Pine man's family project rolls into skateboard business
What started as a family side project making custom skateboards turned into a full-fledged business for Shawn Arlock.
“It's something I always wanted to do,” he said. “I have twin boys who wanted to skateboard, and I wanted to make it interactive and make them myself.”
Arlock, 41, of Pine, started making his custom long board skateboards last November under the name East Coast Customs.
He started out selling them on eBay, but as demand for his one-of-a-kind boards grew, he began reaching out to local stores and beach shops along the East Coast. He said his boards are sold in 26 shops up and down the coast.
The former Jersey Shore native crafts each skateboard one at a time in a workshop in Zelienople, combining new technologies with a classic look. Each skateboard starts out as individual sheets of exotic wood veneer from Mars Lumber in Adams.
Arlock starts by pressing the wood veneer together using a 50-ton press. Then he carefully cures, shapes, sands and seals the board in a process that takes a couple of days. The trucks and wheels that steer and propel the skateboard come from California, making the boards 100 percent made in the U.S.
“It's old school,” Arlock said. “It's how they used to do it in the ‘80's, and they last forever.”
He said commercial skateboard manufacturers produce a lot of their boards overseas, using heat curing techniques that can cause the board to delaminate over time.
“It's an industry that fell into a cookie-cutter — make as many as possible for cheap as possible — mindset,” he said. “Back in the day, you made one or two at a time, and they were great boards and lasted forever.”
“I love what I do. I don't make as many as them. This isn't something I'm going to get rich off of, but I love what I do,” he said.
Arlock retails his boards for $150 to $180, which is competitive with major skateboard brands, he said. The hand-crafted look and feel of the boards is attractive to customers.
Tattoo's by Boney Joe in Zelienople displays a few East Coast Customs boards in the front window of the shop. Owner Joe Clark said they generate a good bit of interest locally.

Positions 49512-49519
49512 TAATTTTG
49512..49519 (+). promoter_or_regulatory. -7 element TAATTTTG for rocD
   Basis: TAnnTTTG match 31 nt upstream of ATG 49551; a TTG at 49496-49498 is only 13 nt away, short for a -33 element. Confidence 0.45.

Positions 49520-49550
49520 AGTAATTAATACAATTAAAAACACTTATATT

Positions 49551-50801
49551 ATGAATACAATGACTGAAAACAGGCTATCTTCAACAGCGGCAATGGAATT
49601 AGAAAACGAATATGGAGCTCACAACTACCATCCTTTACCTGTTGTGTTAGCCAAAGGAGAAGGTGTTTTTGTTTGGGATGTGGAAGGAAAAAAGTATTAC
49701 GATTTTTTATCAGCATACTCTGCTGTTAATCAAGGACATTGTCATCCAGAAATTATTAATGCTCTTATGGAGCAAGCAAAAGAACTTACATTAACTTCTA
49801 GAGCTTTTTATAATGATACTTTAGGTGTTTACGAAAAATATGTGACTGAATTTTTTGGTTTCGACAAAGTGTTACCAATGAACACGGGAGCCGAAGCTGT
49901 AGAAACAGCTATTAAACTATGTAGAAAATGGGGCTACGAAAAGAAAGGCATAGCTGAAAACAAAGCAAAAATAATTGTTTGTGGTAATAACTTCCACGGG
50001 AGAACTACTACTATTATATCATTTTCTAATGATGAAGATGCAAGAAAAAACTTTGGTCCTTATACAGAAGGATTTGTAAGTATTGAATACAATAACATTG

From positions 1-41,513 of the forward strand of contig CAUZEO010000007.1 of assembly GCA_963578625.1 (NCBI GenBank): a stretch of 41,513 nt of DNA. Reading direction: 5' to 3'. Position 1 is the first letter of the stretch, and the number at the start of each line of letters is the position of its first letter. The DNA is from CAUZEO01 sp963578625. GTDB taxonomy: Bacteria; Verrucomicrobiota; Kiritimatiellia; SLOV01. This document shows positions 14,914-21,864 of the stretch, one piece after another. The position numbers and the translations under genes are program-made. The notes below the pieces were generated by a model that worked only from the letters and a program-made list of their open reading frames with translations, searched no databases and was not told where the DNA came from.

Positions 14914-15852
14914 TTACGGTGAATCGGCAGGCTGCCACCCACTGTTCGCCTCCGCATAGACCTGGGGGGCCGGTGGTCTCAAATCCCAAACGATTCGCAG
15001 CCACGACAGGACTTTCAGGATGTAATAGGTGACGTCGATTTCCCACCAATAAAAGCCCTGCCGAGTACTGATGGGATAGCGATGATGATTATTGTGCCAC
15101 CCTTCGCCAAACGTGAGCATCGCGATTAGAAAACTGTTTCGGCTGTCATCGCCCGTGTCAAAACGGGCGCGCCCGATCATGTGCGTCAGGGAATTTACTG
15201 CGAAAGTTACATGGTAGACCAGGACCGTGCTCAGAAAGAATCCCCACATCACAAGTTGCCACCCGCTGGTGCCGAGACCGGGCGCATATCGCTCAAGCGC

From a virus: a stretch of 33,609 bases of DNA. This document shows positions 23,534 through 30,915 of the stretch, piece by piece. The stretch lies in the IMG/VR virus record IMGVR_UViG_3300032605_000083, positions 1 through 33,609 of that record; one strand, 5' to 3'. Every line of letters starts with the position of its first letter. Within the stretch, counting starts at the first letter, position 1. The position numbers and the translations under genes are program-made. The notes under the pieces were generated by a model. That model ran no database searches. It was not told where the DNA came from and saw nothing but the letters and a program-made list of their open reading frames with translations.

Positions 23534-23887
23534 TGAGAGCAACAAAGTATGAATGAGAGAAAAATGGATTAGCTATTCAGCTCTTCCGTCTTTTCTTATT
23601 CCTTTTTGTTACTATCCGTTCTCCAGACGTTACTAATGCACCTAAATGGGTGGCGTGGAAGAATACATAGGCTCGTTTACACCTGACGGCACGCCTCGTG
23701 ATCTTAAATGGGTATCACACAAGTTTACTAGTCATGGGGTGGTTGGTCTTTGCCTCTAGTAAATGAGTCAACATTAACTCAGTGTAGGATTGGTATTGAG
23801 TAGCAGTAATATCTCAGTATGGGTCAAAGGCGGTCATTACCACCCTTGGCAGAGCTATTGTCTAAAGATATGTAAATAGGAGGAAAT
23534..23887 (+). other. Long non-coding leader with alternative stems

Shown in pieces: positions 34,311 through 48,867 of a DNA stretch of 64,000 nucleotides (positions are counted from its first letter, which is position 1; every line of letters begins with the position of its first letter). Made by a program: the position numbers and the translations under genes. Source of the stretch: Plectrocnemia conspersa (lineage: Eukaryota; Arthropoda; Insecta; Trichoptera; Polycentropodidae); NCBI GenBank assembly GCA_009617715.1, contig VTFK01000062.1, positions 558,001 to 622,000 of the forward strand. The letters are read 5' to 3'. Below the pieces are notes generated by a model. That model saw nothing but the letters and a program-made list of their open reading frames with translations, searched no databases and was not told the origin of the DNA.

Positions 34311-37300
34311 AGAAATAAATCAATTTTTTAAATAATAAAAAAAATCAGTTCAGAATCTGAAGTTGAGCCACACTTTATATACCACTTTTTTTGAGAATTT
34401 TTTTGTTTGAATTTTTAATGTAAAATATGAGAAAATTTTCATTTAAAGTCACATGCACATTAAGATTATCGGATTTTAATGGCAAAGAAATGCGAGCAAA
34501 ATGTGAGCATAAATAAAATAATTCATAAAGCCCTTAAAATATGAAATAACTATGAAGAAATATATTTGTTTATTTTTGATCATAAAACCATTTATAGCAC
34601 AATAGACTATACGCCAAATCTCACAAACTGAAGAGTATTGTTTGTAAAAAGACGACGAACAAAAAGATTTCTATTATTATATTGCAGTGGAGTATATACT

“There's a definite following of the long board craze right now,” Clark said. “A lot of kids are doing it because they're cruisers, not for tricks, just for scooting down a sidewalk.”
Long board skateboards are not designed to perform tricks on ramps, à la the skateboarding style of Tony Hawk. They're designed for a laid back style of riding, with bigger, softer wheels that can roll easily over cracks in the sidewalk, Arlock said.
“They're made to take a cruise, real popular in beach communities. They're easy and comfortable to ride,” he said.
The long boards are growing in popularity with the older crowd, like himself, who want to relive child memories on the skateboard.
Arlock grew up skateboarding and surfing on the Jersey Shore. He said his target customers are between ages 25 and 60.
To purchase a board or get more information on East Coast Customs, visit www.ecclongboards.com.
Rachel Farkas is a staff writer for Trib Total Media. She can be reached at 724-779-6902 or firstname.lastname@example.org.
Show commenting policy
TribLive commenting policy
You are solely responsible for your comments and by using TribLive.com you agree to our Terms of Service.
We moderate comments. Our goal is to provide substantive commentary for a general readership. By screening submissions, we provide a space where readers can share intelligent and informed commentary that enhances the quality of our news and information.
While most comments will be posted if they are on-topic and not abusive, moderating decisions are subjective. We will make them as carefully and consistently as we can. Because of the volume of reader comments, we cannot review individual moderation decisions with readers.
We value thoughtful comments representing a range of views that make their point quickly and politely. We make an effort to protect discussions from repeated comments either by the same reader or different readers.
We follow the same standards for taste as the daily newspaper. A few things we won't tolerate: personal attacks, obscenity, vulgarity, profanity (including expletives and letters followed by dashes), commercial promotion, impersonations, incoherence, proselytizing and SHOUTING. Don't include URLs to Web sites.
We do not edit comments. They are either approved or deleted. We reserve the right to edit a comment that is quoted or excerpted in an article. In this case, we may fix spelling and punctuation.
We welcome strong opinions and criticism of our work, but we don't want comments to become bogged down with discussions of our policies and we will moderate accordingly.
We appreciate it when readers and people quoted in articles or blog posts point out errors of fact or emphasis and will investigate all assertions. But these suggestions should be sent via e-mail. To avoid distracting other readers, we won't publish comments that suggest a correction. Instead, corrections will be made in a blog post or in an article.
- Tavern Night planned at Depreciation Lands Museum in Hampton
- McCandless garden receives ‘certified wildlife habitat’ designation
- Program in Pine to offer advice on living with celiac disease
- Pine OKs old Wexford Fire Hall business plan
- Fall Classic in North Park to help children in Philippines orphanage
- Hampton turning lane work halts access to Route 8 from Duncan Avenue
- Ride for Ryan to raise funds for beating victim in minimally conscious state
- Expired, unwanted medications to be collected at Shaler North Hills Library
- Hampton School District changing formula for class rankings
- Northland-hosted ‘Pillowcase Project’ preps participants for emergencies
- Some North Allegheny upgrades completed; others to continue into next summer